How To Lead By Example And Inspire The Next Generation Of Givers
When we give in harmony with our beliefs, the ripple effect can last for generations to come. As a long-time supporter of the Community Chest in Singapore, beauty entrepreneur Kelly Keak has made it her personal mission to inspire others to give mindfully
If it’s said that a virtuous woman benefits three generations, then Kelly Keak may be a living embodiment of this Chinese proverb. The managing director of MTM Skincare was first inspired to start giving back to society by her mother, Dr Susan Teng, who brought the Japanese beauty brand to Singapore in 2003.
“My mum is the one who sparked my interest in charity work,” recalls Keak, who in 2017 took over the reins of the family business. “She’s a woman who wears many hats and balances it so well, and she influenced my brother and I to have a giving mentality.”
As a long-time supporter of the Community Chest in Singapore, a non-profit organisation that channels resources to the country's social service sector, Keak devotes her efforts towards inspiring other next-generation business owners and leaders to rethink philanthropy and their role in it.
That's where the organisation's Onefor10 initiative comes in—it is designed to connect those with the ability and resources to give, with vulnerable and disadvantaged communities in Singapore. In partnering with Onefor10, philanthropists will have a strategic plan tailored to their giving goals and will be aligned to their personal values such that their generous gift achieves maximum impact for all involved. The initiative supports around 80 social service agencies in Singapore that care for the disadvantaged in the country, including children with special needs, vulnerable seniors, low-income families and people dealing with mental health issues.
Supporting the elderly is a cause close to Keak’s heart. As a sub-committee member of the Community Chest Fu Dai event team since 2017, she helps to organise an annual initiative every Lunar New Year to pack and deliver thousands of festive bags containing food and household items to seniors and families in need each year.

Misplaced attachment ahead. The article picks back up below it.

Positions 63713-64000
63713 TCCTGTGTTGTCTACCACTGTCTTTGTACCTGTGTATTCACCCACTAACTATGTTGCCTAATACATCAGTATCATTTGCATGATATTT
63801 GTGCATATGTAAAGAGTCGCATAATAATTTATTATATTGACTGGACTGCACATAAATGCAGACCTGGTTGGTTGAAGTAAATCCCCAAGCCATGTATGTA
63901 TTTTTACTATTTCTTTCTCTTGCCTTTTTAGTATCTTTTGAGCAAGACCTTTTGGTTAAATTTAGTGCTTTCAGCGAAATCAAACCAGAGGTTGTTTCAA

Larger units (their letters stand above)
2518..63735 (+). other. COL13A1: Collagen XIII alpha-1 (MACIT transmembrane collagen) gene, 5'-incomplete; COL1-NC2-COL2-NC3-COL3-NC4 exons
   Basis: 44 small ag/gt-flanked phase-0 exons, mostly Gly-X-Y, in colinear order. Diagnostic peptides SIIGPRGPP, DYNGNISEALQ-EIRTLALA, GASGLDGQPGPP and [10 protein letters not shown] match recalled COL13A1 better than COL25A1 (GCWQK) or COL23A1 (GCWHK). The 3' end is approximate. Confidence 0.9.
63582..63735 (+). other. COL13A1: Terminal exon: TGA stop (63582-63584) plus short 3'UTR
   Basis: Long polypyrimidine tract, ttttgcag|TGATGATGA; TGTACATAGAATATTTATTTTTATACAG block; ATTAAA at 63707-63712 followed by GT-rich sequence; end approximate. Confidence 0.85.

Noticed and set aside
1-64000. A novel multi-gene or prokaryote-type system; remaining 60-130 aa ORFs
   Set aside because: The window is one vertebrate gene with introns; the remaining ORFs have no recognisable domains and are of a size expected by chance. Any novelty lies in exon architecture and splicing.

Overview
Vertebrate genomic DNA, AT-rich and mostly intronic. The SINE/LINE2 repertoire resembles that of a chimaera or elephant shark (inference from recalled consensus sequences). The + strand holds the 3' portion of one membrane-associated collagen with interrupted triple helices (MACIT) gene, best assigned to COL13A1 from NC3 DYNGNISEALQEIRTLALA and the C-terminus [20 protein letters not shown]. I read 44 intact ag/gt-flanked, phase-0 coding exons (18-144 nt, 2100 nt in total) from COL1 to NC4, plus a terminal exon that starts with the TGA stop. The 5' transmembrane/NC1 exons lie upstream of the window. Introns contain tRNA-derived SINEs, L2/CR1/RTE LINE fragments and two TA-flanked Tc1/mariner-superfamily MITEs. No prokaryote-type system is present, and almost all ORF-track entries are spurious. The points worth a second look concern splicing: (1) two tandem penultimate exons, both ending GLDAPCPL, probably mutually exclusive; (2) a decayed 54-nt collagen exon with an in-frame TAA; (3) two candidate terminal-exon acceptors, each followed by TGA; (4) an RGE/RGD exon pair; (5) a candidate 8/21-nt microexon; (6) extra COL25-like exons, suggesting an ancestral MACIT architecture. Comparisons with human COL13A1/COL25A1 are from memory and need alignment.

Together with her staff at MTM, Keak also does regular visits to the Tai Pei Old People’s Home to spend time with the residents. And, every year on New Year’s Day, they would also volunteer at Willing Hearts, a volunteer-run charity benefitting vulnerable communities in Singapore, to help prepare and distribute food from its soup kitchen.
Often, a little volunteer would tag along—Keak’s six-year-old son. “It is a good opportunity to plant the seed of loving and caring for others in him,” she says. “When I had him, I started thinking about how I can change my life to be a positive influence on him. I also thought about how to create a ripple effect in the lives of my family, friends and community.”
“One year, my son told me he wanted to celebrate his birthday at an elderly home and I saw him generously donating his savings to them. That’s when I knew it was the right thing to cultivate these positive values in him from a young age.”
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Just as Keak was inspired by the compassion and strength she observed in her mum growing up, her son now bears witness to her charitable works.
“I believe that if we can make just one small change, even something as small as being kind to just one other person, our children will see, learn and follow suit,” she says.
In addition to being a supporter of the Community Chest, Keak is also involved with an educational charity, Halogen Foundation Singapore, which focuses on promoting youth leadership and entrepreneurship, as well as Sian Chay Medical Institution and Singapore Cancer Society.
Even during her personal time, she’s often also thinking about charity. For her mum’s 60th birthday last January, for instance, Keak planned the celebration with a fundraising segment. S$10,000 was raised that evening for Sian Chay Medical Institution, with Teng matching the amount with an additional donation.
For Keak and her family, giving has become a way of life—and this is looking to be the case for their generations to come. Like Indian actor and producer Salman Khan once said, “The goal isn’t to leave a better world for your kids, it’s to leave better kids for the world.”